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The Mass Media

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Chancellor’s Award Winners Lecture in the Alumni Lounge

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The audience giving Liem a standing ovation for her speech.

 

 

Each summer, UMass Boston honors its faculty members with the Chancellor’s Awards for Distinguished Scholarship, Teaching, and Service. The winners of the awards are chosen by three faculty committees, and their names are announced by the chancellor during the university’s main Commencement ceremony.

This year, Chancellor J. Keith Motley invited the university community to a lecture, featuring a short speech by each of the award winners, “Building the University of Massachusetts Boston: Pursuit of Excellence.” The event took place on Dec. 4 from 3-4:30 p.m. in the Campus Center Alumni Lounge.

Joan Liem, a psychology professor and this year’s recipient of the Chancellor’s Award for Distinguished Service, was the first to speak. Liem, a former dean of graduate studies at UMass Boston, founded and designed UMass Boston’s PhD program in clinical psychology. She considers the program her “most significant professional service, and [her] most direct contribution to furthering excellence.”

The next speaker was Stephanie Hartwell, a professor in the applied sociology program and the winner of the Chancellor’s Award for Distinguished Teaching. Hartwell told the audience that receiving the award was “an honor that’s inspired [her] to do better.”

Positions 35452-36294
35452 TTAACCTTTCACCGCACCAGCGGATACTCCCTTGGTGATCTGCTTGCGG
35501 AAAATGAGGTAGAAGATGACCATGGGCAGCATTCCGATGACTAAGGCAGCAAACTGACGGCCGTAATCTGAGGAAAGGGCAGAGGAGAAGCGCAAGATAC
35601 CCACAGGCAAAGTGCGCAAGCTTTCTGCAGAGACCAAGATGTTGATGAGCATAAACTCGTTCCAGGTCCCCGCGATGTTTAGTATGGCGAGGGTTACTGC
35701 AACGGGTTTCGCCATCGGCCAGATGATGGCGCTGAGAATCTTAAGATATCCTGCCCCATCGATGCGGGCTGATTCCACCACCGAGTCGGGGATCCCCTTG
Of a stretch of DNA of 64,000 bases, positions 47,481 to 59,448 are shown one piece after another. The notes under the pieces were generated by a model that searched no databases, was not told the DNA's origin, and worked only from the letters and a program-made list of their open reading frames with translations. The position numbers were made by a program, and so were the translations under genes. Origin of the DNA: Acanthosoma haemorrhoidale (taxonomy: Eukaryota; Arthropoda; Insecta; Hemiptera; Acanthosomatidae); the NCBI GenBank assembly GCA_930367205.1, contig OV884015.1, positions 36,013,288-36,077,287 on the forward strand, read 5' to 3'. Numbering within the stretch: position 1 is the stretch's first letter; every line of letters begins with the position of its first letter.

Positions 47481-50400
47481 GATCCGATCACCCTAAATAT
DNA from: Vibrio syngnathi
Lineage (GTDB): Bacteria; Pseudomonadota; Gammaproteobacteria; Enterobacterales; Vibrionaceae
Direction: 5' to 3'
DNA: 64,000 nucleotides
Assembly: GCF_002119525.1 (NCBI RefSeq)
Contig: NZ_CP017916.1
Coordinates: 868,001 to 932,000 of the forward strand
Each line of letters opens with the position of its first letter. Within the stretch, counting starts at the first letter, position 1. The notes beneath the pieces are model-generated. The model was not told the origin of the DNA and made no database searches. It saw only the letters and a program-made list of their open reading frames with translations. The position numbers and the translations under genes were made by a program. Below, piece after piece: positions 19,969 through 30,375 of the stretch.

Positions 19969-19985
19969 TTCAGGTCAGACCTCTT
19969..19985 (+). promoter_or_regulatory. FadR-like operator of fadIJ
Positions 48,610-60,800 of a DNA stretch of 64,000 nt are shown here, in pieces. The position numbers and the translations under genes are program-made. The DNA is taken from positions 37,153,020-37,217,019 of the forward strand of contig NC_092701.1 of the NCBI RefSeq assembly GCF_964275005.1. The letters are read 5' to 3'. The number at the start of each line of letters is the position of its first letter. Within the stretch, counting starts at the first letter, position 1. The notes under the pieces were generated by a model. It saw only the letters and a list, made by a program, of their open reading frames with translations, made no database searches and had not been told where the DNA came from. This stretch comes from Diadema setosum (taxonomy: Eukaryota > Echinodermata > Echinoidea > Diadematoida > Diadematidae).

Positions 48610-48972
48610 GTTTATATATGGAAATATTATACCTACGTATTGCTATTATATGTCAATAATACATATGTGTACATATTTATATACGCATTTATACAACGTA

John Tobin, an English professor specializing in the study of Shakespeare’s works, and Rachel Rubin, an American Studies professor, shared the Chancellor’s Award for Distinguished Scholarship. Tobin told the audience about his great pride in UMass Boston. “I might very well pay the Commonwealth of Massachusetts for the opportunity to work here,” he said, “but perhaps I shouldn’t say so in front of Chancellor Motley.”

Finally, Rubin gave her speech. Rubin has written about several diverse aspects of American culture, from Jewish gangsters to immigration to American music. Her latest book, Well Met, about renaissance faires in America, was released November 19. Rubin said in her speech that the book “humbled [her] so much that it may well be my best.”

Jacqueline Fawcett, the chair of UMass Boston’s nursing department, came to the lecture to support the winners. “I received the Chancellor’s Award for Distinguished Scholarship in 2006,” she explained, “and I wanted to honor my colleagues…We didn’t have an opportunity to give a lecture like this when I got my award, so i just wanted to be here to applaud them.

Fawcett is enthusiastic about the lecture and hopes there will be more like it in the future. “At Commencement, people’s accomplishments are read to the audience, and they get their award, but we don’t hear from them. I think this is lovely,” she said. “The way the award is done and the ceremony around it has evolved very very nicely.”